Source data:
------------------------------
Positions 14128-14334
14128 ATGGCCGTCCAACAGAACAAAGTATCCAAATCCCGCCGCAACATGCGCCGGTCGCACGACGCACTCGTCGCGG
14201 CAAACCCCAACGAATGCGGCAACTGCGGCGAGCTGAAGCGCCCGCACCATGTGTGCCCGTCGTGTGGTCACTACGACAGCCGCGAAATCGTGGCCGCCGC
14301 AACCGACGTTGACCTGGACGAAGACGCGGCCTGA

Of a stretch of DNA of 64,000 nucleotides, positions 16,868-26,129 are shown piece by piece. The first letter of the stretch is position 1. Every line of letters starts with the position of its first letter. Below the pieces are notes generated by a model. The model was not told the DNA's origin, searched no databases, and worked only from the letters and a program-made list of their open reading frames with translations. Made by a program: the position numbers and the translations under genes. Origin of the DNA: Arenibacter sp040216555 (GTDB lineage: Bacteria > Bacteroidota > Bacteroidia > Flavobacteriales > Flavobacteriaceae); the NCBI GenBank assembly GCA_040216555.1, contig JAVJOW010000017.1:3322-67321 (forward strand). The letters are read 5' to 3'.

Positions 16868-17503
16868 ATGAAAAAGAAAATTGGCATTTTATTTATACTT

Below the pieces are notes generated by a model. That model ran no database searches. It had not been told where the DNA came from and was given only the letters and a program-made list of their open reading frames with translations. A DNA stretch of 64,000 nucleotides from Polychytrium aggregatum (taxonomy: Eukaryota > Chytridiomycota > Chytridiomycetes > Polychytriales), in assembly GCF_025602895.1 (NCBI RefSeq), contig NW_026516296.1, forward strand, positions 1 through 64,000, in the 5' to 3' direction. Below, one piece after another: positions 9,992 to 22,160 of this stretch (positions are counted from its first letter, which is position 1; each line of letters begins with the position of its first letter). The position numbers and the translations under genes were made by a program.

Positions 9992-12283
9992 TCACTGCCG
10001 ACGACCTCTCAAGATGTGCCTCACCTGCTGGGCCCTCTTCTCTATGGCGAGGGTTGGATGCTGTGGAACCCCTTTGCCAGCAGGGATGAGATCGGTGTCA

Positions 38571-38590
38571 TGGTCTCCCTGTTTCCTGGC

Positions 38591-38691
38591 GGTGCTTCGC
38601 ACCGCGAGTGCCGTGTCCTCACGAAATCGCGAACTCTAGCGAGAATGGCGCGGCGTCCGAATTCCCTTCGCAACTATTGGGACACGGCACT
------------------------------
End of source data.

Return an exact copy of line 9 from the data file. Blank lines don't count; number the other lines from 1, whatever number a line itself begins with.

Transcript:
Positions 9992-12283